autopoietic.Finally,we propose a thesis T2:“A system that is
both autopoietic and cognitive is a living system.”
Systems are not in Nature,they are in the mind of humans.—Claude Bernard
1 Introduction
The concept of autopoiesis is due to Maturana and Varela [8,9].Etymologically,“au-
topoiesis” means the capacity to produce oneself.It was proposed in order to charac-
terize living organisms.In these publications,as in those that followed,Maturana and
Varela continually associated the concept of autopoiesis with that of cognition [8,10,
18].The aim of this article is to revisit the concepts of autopoiesis and cognition in the
hope of clarifying them and their mutual relation.
A rough preliminary definition of an autopoietic system is that of a network of
processes that produce the components that reproduce those processes.This definition
is not as complete or precise as those we shall propose below,but it clearly applies to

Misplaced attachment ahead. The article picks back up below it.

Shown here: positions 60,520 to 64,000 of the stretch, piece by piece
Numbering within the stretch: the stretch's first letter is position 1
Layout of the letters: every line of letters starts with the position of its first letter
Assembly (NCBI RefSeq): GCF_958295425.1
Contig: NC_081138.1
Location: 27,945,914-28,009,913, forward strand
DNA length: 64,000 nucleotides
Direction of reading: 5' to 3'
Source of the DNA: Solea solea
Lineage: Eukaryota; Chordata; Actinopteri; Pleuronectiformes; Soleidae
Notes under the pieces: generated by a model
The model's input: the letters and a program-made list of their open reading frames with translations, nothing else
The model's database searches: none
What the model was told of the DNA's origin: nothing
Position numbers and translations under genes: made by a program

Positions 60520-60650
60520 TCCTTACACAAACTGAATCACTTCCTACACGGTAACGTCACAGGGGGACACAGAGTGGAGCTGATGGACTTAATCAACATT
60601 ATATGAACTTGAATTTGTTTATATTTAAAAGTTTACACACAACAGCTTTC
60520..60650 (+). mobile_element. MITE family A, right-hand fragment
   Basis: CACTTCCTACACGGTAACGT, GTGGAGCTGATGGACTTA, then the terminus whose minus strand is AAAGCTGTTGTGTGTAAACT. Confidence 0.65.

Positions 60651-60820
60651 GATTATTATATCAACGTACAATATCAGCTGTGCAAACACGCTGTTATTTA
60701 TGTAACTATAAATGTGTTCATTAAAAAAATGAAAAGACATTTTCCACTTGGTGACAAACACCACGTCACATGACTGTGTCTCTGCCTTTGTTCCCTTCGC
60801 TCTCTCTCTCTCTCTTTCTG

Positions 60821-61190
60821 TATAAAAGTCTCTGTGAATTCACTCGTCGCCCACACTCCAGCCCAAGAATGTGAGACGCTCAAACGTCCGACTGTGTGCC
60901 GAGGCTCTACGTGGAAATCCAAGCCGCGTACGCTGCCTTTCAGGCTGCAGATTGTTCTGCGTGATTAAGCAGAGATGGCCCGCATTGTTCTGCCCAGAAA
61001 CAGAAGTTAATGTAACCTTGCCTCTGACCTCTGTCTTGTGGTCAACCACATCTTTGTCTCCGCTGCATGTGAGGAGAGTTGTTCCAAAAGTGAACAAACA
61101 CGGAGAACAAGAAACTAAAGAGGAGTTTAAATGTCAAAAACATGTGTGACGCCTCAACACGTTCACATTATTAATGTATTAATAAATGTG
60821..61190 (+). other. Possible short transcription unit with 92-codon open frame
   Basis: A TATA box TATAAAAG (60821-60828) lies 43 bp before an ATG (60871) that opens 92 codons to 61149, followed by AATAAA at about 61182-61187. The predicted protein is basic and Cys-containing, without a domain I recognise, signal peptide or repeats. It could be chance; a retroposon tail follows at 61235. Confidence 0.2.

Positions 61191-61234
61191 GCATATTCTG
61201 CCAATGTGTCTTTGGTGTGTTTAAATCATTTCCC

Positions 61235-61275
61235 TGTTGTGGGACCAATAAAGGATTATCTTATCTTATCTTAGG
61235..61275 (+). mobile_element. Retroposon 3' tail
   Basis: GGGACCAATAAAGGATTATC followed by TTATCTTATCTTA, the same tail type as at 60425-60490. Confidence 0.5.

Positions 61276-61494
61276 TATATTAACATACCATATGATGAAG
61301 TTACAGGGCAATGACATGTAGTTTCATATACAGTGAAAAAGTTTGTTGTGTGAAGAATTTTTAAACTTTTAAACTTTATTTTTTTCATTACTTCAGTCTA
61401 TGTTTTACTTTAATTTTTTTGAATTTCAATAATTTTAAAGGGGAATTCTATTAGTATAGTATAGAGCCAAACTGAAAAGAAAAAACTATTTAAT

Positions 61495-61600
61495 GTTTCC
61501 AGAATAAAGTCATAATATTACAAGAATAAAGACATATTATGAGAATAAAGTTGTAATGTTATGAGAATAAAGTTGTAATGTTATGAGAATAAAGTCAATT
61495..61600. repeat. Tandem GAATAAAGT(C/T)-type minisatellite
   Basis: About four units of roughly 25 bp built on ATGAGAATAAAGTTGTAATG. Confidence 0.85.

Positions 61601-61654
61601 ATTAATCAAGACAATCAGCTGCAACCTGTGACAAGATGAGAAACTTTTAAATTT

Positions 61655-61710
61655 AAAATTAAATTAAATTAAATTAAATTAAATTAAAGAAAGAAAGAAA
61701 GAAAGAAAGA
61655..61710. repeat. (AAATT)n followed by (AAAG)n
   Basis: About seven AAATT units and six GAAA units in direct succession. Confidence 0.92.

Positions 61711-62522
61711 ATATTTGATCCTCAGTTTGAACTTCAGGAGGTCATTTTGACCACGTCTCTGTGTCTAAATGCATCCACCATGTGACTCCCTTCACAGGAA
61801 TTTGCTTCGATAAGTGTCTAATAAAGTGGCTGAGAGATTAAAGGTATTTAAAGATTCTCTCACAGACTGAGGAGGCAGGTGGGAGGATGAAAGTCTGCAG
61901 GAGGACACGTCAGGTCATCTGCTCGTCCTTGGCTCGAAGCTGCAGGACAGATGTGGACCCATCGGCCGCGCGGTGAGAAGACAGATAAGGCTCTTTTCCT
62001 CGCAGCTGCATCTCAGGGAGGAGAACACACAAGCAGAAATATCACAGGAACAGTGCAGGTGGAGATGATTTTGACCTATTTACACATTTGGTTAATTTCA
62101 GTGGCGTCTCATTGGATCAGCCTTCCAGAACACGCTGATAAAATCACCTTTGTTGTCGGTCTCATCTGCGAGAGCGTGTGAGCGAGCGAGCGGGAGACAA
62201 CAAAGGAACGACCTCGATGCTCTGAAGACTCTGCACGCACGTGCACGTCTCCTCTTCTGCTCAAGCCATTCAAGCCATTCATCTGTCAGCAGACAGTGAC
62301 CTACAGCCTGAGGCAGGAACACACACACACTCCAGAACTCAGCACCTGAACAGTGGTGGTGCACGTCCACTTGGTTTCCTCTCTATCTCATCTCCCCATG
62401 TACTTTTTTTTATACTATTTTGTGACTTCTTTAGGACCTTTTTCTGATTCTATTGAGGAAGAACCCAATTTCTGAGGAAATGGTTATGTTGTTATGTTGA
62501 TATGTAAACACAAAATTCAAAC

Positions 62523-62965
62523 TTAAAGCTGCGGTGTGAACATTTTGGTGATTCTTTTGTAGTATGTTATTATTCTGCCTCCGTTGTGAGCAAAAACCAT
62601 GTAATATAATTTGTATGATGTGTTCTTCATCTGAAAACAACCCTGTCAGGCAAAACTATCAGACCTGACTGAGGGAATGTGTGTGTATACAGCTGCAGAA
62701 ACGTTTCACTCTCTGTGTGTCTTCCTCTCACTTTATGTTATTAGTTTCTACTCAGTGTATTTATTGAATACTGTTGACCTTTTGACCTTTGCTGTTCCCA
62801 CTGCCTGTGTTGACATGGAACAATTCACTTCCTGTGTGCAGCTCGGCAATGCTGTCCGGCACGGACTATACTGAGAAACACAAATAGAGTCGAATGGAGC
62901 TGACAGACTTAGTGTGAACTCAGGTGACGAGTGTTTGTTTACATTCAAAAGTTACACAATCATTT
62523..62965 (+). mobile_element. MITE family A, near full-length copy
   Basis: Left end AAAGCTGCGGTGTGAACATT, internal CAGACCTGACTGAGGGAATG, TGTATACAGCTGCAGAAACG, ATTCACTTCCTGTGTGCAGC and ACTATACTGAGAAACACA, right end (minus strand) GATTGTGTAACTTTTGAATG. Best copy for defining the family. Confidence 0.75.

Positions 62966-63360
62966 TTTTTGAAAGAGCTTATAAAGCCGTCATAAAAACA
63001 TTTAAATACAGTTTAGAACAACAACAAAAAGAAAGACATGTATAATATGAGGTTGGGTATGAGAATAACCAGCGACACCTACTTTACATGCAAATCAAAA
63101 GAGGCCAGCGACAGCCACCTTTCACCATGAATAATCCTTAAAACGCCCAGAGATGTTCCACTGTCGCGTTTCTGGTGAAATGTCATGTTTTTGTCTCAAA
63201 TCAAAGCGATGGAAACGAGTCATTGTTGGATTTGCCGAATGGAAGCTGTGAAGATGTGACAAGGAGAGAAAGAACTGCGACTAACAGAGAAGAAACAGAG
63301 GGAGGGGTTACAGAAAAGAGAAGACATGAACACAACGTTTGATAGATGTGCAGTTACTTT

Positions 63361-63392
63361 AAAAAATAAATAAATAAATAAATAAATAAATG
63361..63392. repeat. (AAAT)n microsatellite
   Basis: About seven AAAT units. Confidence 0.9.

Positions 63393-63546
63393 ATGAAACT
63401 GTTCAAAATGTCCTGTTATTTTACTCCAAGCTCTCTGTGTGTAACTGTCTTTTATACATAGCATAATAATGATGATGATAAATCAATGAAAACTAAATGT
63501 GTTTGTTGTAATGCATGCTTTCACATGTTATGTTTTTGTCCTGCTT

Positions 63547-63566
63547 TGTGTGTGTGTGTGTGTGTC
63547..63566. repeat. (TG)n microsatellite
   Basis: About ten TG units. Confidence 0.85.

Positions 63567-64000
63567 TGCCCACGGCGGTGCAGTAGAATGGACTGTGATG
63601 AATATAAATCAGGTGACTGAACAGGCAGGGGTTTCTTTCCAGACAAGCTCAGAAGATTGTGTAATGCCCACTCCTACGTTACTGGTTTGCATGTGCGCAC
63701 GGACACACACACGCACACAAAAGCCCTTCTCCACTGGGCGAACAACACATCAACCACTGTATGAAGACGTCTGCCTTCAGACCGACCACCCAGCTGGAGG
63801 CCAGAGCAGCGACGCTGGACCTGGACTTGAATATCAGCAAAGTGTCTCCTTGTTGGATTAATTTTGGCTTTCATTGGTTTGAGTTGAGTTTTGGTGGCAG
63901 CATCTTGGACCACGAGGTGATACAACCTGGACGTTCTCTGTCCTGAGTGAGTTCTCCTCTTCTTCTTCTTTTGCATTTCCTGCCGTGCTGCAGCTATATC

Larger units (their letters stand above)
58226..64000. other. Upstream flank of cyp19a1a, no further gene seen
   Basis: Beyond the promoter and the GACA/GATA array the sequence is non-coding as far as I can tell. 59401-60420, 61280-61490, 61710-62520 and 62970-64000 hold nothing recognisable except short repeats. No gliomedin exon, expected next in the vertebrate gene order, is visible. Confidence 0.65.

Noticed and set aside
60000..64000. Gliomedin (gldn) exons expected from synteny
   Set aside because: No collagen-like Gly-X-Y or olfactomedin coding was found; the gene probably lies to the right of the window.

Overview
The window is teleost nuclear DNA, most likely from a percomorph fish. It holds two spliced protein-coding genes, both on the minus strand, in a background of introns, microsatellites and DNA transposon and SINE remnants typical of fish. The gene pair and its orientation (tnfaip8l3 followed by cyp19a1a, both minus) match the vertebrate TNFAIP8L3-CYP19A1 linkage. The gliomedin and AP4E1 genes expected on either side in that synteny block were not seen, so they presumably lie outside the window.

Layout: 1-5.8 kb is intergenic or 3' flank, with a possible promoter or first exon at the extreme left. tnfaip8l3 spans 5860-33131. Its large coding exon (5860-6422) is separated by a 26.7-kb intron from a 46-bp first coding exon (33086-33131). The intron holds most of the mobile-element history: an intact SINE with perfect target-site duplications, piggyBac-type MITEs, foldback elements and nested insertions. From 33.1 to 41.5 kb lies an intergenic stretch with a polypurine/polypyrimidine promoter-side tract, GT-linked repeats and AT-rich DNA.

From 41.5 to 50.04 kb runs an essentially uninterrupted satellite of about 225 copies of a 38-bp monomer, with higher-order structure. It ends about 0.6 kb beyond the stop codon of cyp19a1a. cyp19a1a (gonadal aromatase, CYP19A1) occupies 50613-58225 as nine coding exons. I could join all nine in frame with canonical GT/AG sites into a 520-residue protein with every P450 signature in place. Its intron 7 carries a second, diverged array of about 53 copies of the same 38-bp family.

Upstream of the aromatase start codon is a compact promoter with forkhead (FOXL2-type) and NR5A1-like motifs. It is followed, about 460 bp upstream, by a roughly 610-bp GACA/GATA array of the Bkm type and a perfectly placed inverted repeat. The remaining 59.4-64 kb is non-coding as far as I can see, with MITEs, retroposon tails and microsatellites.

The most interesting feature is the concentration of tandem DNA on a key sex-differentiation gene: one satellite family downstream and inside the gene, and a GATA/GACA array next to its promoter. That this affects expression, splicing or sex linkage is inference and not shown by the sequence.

the paradigmatic example of an autopoietic system:that of a living cell.
A rough preliminary definition of a cognitive system is that of a set of processes in
structural coupling with its environment such that the system adapts to its environment
and/or transforms that environment in such a way as to adapt the environment to the
needs of the system.This definition is not very precise either,but it clearly applies to
the paradigmatic example of animals with recognizable patterns of adaptive behavior.
The definition of autopoiesis is ambitious,in that it aims at specifying a property